Why it’s OK to be a fan and still criticize the Pittsburgh Pirates

The Pittsburgh Pirates are going through an offseason with more questions than a 98-win team should have to answer.

The Pittsburgh Pirates entered the 2015 offseason as winners of 98 games the previous season, knowing there would be some tough decisions that would have to be made in the offseason, some unpopular and some unexpected by their fan base. The writing was on the wall that Pedro Alvarez and/or Neil Walker could be moved this offseason, and they were with Alvarez being non-tendered and Walker being shipped to the Mets for Jon Niese. Then, just a few hours before he was scheduled to start signing autographs for fans at PirateFest, Charlie Morton was informed that he was traded to the Phillies for a low-level arm that did not rank highly among Philadelphia’s minor leaguers.

This is shaping up to be the most curious winter under Neal Huntington, and fans have a right to be critical if no other major moves are made before the squad reports to Bradenton in February. When a team wins 98 games, there is some luck involved. But at the end of the day, the Pirates of 2015 were a very good ball club, putting together one of the best regular season records in the history of the franchise. I am a huge fan of the Pirates, just like everyone else who writes for or reads this website (at least I hope you all are fans!). But one thing I am not is an apologist for this team and for the people that make decisions that affect what happens on the field. They deserve to be questioned when questionable moves are made, and I am here to say that it’s OK to be critical of the Pirates and still be a fan of the team at the end of the day.

No matter how you break it down, the Pirates have an extremely talented group of players under control for the next few years. Andrew McCutchen, Starling Marte, Gerrit Cole, Francisco Liriano, and Jung Ho Kang are a talented bunch that could help bring a championship back to Pittsburgh. But these guys can’t get the job done on their own; they need a supporting cast to help them out. Certainly Gregory Polanco, Francisco Cervelli, and Josh Harrison are all very good ballplayers and contribute on a daily basis, but there are still a number of holes outside of them that need to be filled before the season starts.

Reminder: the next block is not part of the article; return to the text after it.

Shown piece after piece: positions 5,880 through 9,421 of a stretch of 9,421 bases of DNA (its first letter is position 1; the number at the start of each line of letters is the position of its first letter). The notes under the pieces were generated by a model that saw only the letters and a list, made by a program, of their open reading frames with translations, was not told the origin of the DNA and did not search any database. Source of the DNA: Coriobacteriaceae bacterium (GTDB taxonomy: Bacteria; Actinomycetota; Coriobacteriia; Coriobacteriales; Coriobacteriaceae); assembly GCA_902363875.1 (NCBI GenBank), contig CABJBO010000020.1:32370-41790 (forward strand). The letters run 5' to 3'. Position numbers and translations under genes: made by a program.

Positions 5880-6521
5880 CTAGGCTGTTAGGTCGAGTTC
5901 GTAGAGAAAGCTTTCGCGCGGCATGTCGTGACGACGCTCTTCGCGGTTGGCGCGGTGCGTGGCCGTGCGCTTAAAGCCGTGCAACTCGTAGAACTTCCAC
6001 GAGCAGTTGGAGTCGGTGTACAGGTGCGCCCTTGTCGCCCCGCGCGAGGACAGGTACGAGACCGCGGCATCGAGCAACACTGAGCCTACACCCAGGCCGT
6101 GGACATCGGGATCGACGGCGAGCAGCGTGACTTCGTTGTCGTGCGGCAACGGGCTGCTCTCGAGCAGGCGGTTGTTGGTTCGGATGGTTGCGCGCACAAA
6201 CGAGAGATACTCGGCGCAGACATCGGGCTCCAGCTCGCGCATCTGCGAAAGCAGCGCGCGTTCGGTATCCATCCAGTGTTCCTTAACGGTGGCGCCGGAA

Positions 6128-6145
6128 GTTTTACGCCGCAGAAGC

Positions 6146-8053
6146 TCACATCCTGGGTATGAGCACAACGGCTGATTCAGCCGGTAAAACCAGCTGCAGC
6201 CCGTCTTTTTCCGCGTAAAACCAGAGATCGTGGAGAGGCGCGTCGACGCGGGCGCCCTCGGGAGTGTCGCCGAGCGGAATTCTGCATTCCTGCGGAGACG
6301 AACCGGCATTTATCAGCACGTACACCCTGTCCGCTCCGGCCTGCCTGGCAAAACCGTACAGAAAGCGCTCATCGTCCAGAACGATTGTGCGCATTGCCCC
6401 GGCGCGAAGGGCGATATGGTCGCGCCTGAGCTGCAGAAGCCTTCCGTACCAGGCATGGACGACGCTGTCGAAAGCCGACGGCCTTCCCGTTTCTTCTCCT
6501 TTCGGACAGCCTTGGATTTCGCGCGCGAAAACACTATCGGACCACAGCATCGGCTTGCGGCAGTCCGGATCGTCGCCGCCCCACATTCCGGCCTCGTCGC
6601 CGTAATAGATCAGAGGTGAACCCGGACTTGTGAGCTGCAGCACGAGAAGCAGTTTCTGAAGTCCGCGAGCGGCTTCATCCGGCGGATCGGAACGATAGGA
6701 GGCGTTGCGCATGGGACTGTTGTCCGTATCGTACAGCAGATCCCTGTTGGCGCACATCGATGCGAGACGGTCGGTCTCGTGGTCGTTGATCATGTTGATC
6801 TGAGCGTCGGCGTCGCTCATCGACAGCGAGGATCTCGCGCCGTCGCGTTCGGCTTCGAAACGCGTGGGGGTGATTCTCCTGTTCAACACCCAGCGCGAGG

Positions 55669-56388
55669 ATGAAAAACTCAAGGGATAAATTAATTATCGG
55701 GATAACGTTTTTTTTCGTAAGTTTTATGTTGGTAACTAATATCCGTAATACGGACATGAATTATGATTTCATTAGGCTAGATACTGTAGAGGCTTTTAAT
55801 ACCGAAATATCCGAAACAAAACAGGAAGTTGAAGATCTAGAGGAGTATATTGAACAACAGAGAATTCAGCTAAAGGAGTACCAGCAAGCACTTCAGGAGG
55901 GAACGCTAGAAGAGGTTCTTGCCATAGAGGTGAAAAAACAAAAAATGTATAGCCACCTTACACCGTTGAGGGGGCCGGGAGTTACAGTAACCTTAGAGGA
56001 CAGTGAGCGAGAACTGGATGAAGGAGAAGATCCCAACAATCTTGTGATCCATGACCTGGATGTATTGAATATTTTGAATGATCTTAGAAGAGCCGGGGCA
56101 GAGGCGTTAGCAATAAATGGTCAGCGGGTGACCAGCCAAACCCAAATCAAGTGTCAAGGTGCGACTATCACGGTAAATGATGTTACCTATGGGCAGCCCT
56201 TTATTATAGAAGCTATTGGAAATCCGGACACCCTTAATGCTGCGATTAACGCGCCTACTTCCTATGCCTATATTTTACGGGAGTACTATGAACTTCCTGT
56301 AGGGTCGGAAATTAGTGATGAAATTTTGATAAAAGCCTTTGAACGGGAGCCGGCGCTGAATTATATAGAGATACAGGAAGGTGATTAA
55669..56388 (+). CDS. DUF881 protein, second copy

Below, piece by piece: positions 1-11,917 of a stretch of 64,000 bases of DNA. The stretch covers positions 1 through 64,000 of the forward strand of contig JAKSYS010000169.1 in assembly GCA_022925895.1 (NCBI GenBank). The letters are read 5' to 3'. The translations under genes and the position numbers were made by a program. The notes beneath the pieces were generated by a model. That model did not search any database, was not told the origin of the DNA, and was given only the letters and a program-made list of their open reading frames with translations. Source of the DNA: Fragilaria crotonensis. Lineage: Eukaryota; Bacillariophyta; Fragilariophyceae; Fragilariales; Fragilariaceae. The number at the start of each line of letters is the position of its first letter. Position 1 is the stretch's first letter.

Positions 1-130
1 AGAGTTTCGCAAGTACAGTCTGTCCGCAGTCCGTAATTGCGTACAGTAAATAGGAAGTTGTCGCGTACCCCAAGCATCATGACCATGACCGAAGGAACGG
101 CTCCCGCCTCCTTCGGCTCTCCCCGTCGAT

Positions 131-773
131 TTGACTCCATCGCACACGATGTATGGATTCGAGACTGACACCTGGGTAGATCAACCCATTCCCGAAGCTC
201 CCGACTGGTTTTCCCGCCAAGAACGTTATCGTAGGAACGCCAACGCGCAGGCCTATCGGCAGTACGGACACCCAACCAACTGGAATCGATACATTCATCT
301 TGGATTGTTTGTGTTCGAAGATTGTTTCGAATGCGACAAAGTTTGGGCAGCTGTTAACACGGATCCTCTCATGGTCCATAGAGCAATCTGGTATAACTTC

As Jose mentioned in his article that it’s too early to push the panic button, I would argue that we are getting close to the time when it IS appropriate to start worrying. As I see it, the team has two major holes that need to be filled if they want to compete in the very tough NL Central: first base and the backend of the starting rotation.

Huntington kind of addressed first base when he traded Keon Broxton and Trey Supak to the Brewers for Jason Rogers. Rogers is a right-handed hitter who plays the corner infield spots and has worked in the outfield. In his limited exposure to major league pitching, Rogers has shown some power. But the issue here is that he is right-handed; the Pirates need to find a left-handed first baseman to either start or platoon with Michael Morse and/or Rogers. Rogers does bring position versatility to the team, something that management holds in high regard. Here is hoping that Huntington makes some calls and can bring in a left-handed first baseman, because barring a Ruthian barrage in spring training, Josh Bell will not start the season with the big club.

The idea for this piece came together after the Morton trade and the head-scratching signing of Ryan Vogelsong. At PirateFest, Huntington said (to paraphrase) that the Morton deal was done to shed salary so that corresponding moves could be made to strengthen the team going forward. With so much information available at our fingertips, it was easy to find that Morton’s contract for 2016 was going to cost Pittsburgh $8 million. That money is now off the books. Less than a week later it was announced that Vogelsong was signed to a one-year deal, presumably to fill out the backend of the rotation with Jeff Locke. Go ahead and take a look at Vogelsong’s numbers from last season. I’ll wait. Did you see that? Are you also wondering why he was given a $2 million contract with the chance to make millions more in incentives? With A.J. Burnett retiring, did Huntington panic because there were no 38-year-olds in the rotation?

With a bevy of decent starting pitching options on the market, it’s curious that they would bring Vogelsong back, especially considering that he only had a few years that could be filed under “good.” We know that the Pirates have some money to spend since they traded Morton and won’t have to go through arbitration with Walker or Alvarez, so it’s fair to wonder what the plan is for the team. We were all sure that one of these moves would set up a corresponding move, and that has yet to happen.

Maybe I am out of line and completely off-base, and I really hope that’s true. I’d like nothing more than to eat humble pie in October when Vogelsong is pitching the seventh game of the World Series and Rogers hits the game-winning home run. As I see it now, however, Huntington is assembling a team that at best may win 90 games and is spoiling a season in a shrinking window to be competitive with some of the best players this city has seen in years. I’ll still root for the Pirates with all my heart and enjoy the season no matter what, but I will not allow my fandom to get in the way of criticizing this team when they deserve it.

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Ethan Obstarczyk

Ethan is a lifelong Pirates fan who resides in the east end of Pittsburgh. When not talking about, writing about or watching baseball, he also enjoys watching football and hockey along with movies and listening to some of his favorite bands. He can also be found on Instagram (ethanobstarczyk) and Untappd (Ethan_O).